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By MARK NIXON
Late one afternoon in Normandy, I stopped at a bakery. I was hungry and prepared to eat almost anything. The baker apologized because all she had left were a few slices of baguette with cheese tucked between them.
I bought. I ate. It was fantastic. I asked the baker how she managed to make such an incredible sandwich.
She smiled. “Répéter,” she said. “Repeat.” Practice, in other words.
The memory came to me recently when I took my first bite of a Philly sandwich at Steakhouse Philly Bar & Grill. The restaurant has crafted its namesake sandwich into an edible work of art. The Original Steakhouse Philly has it all: marinated, shaved sirloin wreathed in grilled onions, topped with provolone cheese melted at the edges, all piled between two thick, chewy slices of baguette.
The whole thing arrives hot off the griddle, still steaming and, frankly, too hot to eat immediately. It takes a lot of “répéter” to make a sandwich this good. But since the Tassopoulos family has been in business since hippies were in vogue, it’s safe to assume folks here have had plenty.
During four visits, I had the Philly twice.
Normally, I don’t order the same thing twice. But my friend, Bruce, ordered this sandwich ($8.59, which includes a side of potato or rice) during my third visit. He pronounced it too dry. Bkknd. So, on my final trip, I ordered the Philly again. It was as good, if not better than the first time I tried it. Sorry, old pal, but I think this sandwich earns an Akknd.
This place is a veritable melting pot of our community. College students, judges, cops, firefighters, utility workers, men in business suits, retirees in flip-flops — those are the people I see when I walk in. What they get is reliably good food, generous portions, efficient service and an unpretentious atmosphere.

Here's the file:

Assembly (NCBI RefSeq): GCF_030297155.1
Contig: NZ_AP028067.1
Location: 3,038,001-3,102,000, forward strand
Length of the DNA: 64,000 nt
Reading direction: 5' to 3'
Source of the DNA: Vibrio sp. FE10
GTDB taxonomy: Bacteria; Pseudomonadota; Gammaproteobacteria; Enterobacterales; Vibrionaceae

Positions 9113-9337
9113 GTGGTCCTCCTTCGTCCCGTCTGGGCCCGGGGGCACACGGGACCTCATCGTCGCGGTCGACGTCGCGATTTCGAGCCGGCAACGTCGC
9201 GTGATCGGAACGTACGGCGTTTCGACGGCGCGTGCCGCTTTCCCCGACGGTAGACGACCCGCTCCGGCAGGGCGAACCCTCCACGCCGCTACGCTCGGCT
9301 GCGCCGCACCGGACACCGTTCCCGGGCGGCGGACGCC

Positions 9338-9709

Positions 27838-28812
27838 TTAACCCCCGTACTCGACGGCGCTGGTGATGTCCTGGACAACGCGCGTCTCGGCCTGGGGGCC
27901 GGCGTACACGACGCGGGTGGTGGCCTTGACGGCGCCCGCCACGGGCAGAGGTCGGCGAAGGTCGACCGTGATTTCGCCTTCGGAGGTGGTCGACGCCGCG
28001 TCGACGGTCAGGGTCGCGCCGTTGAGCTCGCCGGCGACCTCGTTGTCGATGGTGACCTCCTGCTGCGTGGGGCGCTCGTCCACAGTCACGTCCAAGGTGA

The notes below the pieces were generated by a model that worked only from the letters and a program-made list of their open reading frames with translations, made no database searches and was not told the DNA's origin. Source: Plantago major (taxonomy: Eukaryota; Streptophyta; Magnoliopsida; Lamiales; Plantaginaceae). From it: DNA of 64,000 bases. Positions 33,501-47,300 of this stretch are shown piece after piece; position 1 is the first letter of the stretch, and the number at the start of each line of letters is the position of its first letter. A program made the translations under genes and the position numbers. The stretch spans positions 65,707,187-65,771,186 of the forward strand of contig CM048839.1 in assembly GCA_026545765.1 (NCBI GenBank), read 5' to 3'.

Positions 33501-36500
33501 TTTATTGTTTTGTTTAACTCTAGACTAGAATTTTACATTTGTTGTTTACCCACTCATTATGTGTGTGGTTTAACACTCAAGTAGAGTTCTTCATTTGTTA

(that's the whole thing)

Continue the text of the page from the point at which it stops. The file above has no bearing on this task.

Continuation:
My runner-up favorite after the Philly is the Avgolemono soup ($2.99 for a cup). I fell in love with this Greek staple long ago in Detroit’s Greektown. Steakhouse Philly gets it right: Piping hot, thick with rice and rich with chicken broth, complemented by tart, fragrant lemon juice. They tell me it’s Ya-ya’s (Grandma’s) recipe.
The menu is far-ranging, from burgers and dogs to chili and salads. Liberally sprin kled throughout is Greek fare. I chose the Original Gyro ($7.99) on one occasion.
Inside the pita bread pocket were thin, slightly crisp slabs of lamb and beef. The meats were topped off with fresh tomatoes, onions and tzatziki sauce. The latter is made of yogurt, garlic and cucumber.
My only beef is that there was too little tzatziki for my taste. Next time, I’ll order extra on the side.
Many of the sandwiches and entrees come with at least one side dish. Go for the rice. It’s cooked in some sort of broth, and it’s fantastic.
The Souvlaki platter ($12.99) is a generous entree of skewered, marinated meat. Though the marinated flavors were spot-on, I was disappointed that it was all pork. And for some reason, instead of the tzatziki I was expecting, I got what tasted like run-of-the-mill sour cream.
The ambience of Steakhouse Philly is akin to “Cheers.” Everybody seems to know somebody. There’s an embedded sense of community about the place, underscored by clever marketing. They serve a special called The Muni, a nod to a close by municipal baseball park. The Muni works this way: After a game, any uniformed player can get a Philly sandwich, fries and a beer for $7.50. Smart.
Back in the ‘70s, I remember seeing, Steakhouse Philly’s predecessor, the Best Steakhouse restaurant, just a 10-minute walk from my college dormitory. Oddly, I never set foot inside. Now it’s more than 40 years later, and I realize I’ve missed out on some good eats for a very long time.
Steakhouse Philly Bar & Grill 11 a.m.
- Midnight, Monday-Saturday.
Noon-11 p.m., Sundays 3020 Kalamazoo St., Lansing.steakhousephilly.com